What’s left of me

(Avantasia again, but now taken from The Mystery of Time, an epic of an album in scope and confusion.)

We’re coming to the end of another year. This one has been rough. Maybe not quite as bad as 2020, but it’s pretty close. We still dwell within the dystopia of a false pandemic, now with the added bonus of the powers that be attempting to force a harmful, useless, and potentially deadly drug down our throats. (Or, if you prefer, into our arms.) Tennessee has begun to stand as a small beacon of hope in a darkened world, which might be the only positive thing going at the moment.

Lately, I’ve been thinking a lot about mortality, specifically my own. It’s not that I’m old (38 isn’t even middle-aged, is it?) or that I’m scared of the bioweapon that kills 1 out of every 1000 or so. I don’t fear for my life. I just don’t see it lasting too much longer.

It looks as though I have everything arrayed against me. Although this state has taken a tentative step forward in barring public functions and private businesses from requiring the so-called vaccine, there’s nothing stopping them from reneging on that pledge of liberty. Add in an economy spiraling down, indeed put into a nosedive by those in control, and the stress of working a job that relies on cars being, you know, a thing, and I don’t see a lot of wiggle room. Literally everything has to go right for me to even have a chance to tread water. Advancing just doesn’t seem possible from where I sit.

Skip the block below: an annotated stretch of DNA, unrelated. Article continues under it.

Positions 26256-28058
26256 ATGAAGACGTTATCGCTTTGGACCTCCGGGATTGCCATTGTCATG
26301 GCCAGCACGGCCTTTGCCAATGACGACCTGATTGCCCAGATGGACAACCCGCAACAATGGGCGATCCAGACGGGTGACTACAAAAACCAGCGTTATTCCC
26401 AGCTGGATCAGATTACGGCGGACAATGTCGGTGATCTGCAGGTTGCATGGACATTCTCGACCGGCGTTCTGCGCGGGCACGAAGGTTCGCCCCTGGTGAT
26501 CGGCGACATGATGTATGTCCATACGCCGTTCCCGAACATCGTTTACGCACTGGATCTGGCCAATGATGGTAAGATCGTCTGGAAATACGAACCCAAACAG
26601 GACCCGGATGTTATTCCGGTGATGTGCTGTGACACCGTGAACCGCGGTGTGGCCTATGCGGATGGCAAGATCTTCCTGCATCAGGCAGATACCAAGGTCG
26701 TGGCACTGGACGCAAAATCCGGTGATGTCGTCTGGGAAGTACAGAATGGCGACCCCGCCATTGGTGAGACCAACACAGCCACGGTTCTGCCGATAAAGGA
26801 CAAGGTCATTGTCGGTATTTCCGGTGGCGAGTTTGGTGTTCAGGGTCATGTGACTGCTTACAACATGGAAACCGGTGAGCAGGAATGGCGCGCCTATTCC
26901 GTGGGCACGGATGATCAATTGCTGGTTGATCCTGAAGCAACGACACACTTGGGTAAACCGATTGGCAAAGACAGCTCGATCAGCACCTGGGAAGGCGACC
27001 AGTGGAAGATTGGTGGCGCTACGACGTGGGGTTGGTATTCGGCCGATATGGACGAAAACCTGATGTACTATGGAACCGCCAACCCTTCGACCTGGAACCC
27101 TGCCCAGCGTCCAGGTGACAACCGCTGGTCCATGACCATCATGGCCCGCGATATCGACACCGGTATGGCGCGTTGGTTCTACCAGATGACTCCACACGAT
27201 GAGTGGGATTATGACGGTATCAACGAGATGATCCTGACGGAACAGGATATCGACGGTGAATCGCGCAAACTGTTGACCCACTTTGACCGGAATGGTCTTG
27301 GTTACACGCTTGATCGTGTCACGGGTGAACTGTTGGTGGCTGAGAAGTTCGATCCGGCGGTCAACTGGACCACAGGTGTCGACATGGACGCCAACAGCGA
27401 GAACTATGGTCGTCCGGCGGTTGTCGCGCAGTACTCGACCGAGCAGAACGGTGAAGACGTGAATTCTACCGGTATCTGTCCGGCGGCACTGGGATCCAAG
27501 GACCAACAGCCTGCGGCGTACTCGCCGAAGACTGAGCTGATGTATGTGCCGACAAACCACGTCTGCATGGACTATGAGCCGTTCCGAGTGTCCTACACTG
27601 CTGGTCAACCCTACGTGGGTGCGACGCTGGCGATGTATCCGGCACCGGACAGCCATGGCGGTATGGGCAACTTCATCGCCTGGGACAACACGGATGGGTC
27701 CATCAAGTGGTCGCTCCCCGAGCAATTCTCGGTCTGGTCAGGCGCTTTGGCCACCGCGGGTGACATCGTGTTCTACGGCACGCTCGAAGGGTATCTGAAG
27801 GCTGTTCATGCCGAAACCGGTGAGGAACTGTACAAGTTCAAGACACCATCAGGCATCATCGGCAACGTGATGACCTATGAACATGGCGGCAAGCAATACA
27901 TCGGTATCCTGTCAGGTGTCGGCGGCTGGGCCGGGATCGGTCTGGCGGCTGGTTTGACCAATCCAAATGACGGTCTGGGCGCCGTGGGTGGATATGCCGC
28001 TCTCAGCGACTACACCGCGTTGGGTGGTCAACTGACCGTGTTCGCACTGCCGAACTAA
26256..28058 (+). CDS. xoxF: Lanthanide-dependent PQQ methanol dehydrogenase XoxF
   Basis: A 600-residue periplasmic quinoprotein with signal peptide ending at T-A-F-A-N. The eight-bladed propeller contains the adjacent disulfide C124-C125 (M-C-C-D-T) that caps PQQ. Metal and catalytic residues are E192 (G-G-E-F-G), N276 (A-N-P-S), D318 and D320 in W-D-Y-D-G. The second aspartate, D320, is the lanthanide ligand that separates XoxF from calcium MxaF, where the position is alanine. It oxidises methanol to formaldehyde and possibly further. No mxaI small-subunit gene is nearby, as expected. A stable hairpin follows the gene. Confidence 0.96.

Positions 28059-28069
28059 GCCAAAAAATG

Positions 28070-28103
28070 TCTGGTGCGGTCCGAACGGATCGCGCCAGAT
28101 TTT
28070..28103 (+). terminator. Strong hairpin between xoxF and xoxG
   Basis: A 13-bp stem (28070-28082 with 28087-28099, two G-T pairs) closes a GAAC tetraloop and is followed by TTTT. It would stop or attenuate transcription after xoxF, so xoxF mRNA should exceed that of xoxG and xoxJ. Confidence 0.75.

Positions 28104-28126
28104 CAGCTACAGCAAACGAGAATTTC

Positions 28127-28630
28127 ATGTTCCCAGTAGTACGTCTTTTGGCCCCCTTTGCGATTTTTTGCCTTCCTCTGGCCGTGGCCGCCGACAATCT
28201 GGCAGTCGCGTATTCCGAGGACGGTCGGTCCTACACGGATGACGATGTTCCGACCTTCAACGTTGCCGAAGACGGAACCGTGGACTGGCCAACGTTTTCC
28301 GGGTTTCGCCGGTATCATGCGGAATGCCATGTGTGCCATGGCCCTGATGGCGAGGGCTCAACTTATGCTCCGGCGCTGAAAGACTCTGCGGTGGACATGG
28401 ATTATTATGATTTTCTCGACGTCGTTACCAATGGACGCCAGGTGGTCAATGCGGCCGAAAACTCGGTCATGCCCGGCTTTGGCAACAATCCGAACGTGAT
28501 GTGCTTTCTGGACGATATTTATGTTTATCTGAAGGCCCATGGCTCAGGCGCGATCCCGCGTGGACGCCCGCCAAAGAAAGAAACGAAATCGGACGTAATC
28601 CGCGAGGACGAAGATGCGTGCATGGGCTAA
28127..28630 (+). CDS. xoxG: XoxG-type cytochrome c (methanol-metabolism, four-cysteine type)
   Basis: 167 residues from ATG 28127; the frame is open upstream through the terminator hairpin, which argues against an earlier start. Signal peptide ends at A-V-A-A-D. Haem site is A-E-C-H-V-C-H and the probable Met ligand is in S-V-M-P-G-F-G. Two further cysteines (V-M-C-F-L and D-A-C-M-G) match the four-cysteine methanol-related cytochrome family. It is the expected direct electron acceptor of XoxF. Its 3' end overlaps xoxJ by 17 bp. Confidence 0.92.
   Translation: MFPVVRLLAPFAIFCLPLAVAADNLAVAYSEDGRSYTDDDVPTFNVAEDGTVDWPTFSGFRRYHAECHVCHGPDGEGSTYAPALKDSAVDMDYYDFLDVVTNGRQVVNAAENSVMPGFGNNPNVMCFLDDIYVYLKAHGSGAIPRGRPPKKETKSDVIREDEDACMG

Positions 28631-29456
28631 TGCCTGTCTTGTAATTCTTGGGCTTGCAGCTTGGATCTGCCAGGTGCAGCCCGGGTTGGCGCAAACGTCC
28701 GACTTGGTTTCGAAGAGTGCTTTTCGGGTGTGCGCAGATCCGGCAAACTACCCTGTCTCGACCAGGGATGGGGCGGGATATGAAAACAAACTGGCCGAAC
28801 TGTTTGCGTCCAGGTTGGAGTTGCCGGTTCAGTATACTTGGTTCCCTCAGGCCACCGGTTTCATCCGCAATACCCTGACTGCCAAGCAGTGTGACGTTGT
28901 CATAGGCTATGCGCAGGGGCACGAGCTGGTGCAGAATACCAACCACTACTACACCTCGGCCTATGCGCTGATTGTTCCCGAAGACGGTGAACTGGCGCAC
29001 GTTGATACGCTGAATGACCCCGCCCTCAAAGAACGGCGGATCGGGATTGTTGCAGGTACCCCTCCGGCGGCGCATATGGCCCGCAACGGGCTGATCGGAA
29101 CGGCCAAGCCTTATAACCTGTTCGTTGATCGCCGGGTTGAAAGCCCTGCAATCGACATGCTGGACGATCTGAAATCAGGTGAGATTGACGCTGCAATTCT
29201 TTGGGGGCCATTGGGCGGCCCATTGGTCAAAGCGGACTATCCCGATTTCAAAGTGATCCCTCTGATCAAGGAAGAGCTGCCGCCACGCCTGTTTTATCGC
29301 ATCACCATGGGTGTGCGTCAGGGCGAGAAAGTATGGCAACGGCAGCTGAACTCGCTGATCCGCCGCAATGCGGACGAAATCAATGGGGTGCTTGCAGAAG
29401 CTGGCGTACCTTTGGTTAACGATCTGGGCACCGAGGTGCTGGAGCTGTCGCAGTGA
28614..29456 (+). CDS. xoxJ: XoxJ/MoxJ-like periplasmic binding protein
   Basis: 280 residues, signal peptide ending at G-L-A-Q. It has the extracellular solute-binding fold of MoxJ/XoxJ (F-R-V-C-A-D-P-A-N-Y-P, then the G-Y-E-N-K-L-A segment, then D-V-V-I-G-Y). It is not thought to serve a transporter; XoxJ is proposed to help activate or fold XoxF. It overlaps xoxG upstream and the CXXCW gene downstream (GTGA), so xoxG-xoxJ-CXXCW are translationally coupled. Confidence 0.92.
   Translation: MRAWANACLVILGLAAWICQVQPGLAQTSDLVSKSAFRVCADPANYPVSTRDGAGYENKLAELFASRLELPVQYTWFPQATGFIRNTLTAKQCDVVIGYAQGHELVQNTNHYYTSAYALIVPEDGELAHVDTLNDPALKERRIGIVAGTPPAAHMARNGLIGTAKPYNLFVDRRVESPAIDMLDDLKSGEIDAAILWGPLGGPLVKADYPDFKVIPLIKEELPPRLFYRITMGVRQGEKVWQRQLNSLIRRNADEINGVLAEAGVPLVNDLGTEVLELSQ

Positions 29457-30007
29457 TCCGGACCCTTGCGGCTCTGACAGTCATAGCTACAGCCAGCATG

Part of that is mental, I know. Depression colors my thoughts at all times now, but a rational breakdown of those thoughts will show that not all of them can be attributed to the darkness clouding my mind. Our world really is in bad shape. We’re beset by demons, though of the metaphorical sort—you can’t make me believe the literal ones exist.

My worldview relies on that rationality. It relies on the notion that a person’s value is proportional to that which they create in humanity as a whole, that creators are inherently more beneficial for our species than destroyers, and that they will be rewarded as such. Most of all, it takes as axiomatic the idea that the single most human act is the creation of another.

If I can’t do that, I might as well not even live, because what am I contributing?

This is not a suicide note. It is a simple statement of fact, of my sincere beliefs. I don’t intend those beliefs to cover anyone but myself. This is how I view my continued existence, rather than a general judgment. I would hope that others recognize the value of it and see it in a positive light, finding ways to incorporate the essence of it into their own system of the world, but I am content to hold it in isolation if necessary.